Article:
But you cant explain that to the snot nose youngster inspector he is a county official and my crew says he looks like a FBI agent or maybe secret service has a ear plug cell and a badge on his belt . take care
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Old 04-18-2009, 06:38 PM   #5
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if the torque wrench clicked the first time you tightened it, shouldn't it click right away when you go to tighten it at the same torque ? I wouldn't worry too much about the inspector, after he starts getting behind in his work he'll stop checking every lug.
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Old 04-18-2009, 07:28 PM   #6
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How do you get anything accomplished working like that?

An inspector checks torque on every lug? It seems like an inspector would have to follow me around all day long or I would have to go back to the work I'd already done, open it up and redo it for his satisfaction.

That's a waste of resources. If I can't properly operate a screwdriver/wrench, maybe I should be doing something else.

Inspecting maybe
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Old 04-18-2009, 07:33 PM   #7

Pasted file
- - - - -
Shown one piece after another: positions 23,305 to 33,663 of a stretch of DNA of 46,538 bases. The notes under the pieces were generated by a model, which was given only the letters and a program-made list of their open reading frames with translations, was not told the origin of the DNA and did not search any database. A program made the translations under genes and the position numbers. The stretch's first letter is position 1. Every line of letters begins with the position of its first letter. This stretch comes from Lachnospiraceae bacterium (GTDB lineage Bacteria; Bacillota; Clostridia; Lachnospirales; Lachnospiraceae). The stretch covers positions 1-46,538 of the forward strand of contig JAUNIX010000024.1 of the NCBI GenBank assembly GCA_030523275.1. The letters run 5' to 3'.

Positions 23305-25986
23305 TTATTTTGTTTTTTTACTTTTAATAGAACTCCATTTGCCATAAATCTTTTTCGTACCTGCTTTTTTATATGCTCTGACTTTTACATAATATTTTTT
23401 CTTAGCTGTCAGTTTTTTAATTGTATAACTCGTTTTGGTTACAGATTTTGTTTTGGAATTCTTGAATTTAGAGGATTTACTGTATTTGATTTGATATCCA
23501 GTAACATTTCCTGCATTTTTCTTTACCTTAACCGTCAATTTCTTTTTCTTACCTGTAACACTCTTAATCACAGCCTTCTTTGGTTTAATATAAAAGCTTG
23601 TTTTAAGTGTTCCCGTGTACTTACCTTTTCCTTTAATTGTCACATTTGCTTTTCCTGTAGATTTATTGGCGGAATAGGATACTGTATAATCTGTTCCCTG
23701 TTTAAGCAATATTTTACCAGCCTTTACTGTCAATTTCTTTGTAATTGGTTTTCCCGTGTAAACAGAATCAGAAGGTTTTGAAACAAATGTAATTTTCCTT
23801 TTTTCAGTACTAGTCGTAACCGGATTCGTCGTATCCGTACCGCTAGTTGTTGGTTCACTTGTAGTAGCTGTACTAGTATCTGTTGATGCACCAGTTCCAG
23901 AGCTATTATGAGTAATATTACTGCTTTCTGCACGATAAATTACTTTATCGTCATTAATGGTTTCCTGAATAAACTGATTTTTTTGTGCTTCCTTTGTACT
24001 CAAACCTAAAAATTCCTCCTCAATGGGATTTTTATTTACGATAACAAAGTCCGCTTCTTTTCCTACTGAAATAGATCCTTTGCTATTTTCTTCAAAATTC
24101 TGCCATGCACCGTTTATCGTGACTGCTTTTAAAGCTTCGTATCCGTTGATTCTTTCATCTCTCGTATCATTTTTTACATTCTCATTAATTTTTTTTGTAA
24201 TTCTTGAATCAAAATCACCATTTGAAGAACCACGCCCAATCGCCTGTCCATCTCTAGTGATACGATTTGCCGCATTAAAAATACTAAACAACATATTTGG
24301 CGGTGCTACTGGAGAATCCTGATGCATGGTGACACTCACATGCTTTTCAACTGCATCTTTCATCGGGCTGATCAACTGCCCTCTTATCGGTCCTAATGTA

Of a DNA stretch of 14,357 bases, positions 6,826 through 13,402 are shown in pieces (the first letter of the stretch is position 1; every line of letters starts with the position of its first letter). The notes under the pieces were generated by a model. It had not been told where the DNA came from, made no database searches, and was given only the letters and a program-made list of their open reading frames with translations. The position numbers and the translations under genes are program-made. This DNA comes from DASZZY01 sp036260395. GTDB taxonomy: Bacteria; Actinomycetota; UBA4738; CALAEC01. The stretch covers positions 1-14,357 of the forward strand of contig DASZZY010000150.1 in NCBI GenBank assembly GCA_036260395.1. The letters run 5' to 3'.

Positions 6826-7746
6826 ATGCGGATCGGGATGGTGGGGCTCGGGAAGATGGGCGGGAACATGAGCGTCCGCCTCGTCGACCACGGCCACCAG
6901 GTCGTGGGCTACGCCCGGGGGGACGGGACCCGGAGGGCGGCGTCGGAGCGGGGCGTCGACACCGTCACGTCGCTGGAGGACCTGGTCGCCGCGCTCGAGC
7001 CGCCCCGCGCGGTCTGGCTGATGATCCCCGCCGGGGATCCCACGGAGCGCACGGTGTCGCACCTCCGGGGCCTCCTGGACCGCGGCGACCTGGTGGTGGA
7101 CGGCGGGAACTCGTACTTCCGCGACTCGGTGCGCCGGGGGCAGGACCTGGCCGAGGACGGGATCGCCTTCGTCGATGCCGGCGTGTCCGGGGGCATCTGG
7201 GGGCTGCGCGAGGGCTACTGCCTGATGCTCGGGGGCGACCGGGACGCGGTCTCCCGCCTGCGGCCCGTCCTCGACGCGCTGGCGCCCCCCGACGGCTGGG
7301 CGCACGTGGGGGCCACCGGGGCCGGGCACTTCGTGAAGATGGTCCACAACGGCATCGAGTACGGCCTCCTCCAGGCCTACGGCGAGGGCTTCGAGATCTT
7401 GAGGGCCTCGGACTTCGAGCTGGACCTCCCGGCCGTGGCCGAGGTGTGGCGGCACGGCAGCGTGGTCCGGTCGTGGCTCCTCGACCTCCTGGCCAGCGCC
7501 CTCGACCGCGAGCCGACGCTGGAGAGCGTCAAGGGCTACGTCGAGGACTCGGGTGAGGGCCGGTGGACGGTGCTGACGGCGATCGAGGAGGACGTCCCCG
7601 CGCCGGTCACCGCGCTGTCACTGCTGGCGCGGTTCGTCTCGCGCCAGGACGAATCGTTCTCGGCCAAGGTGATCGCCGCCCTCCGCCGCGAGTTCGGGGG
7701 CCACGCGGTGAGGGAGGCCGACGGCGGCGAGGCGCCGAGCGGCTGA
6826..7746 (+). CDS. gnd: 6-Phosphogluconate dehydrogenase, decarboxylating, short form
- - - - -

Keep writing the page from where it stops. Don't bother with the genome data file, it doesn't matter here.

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Quote:
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if the torque wrench clicked the first time you tightened it, shouldn't it click right away when you go to tighten it at the same torque ? I wouldn't worry too much about the inspector, after he starts getting behind in his work he'll stop checking every lug.

Well yes it should but i believe most torque applied to a lug meaning a lug with wire in it is a lot different then a bolt and nut ?
Meaning theres a lot of error in this process kinda not real accurate or precise !!

When compressing that soft cooper in a lug it does not stay tight like temperature to me can change coppers shape. But i really believe its the lug there not harden steel there just threaded by metal & aluminum once you stress them thats it i think some are not mechanically sound .

Meaning the quality control at the plant was not checked that day . Ill bet if i sent our inspector up to that plant that makes the lugs he would striaghten out the whole mess !! Well we dont usally have a inspector who test every lug we do our work like you do this is a new to us !! Best to ya

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Old 04-18-2009, 07:50 PM   #8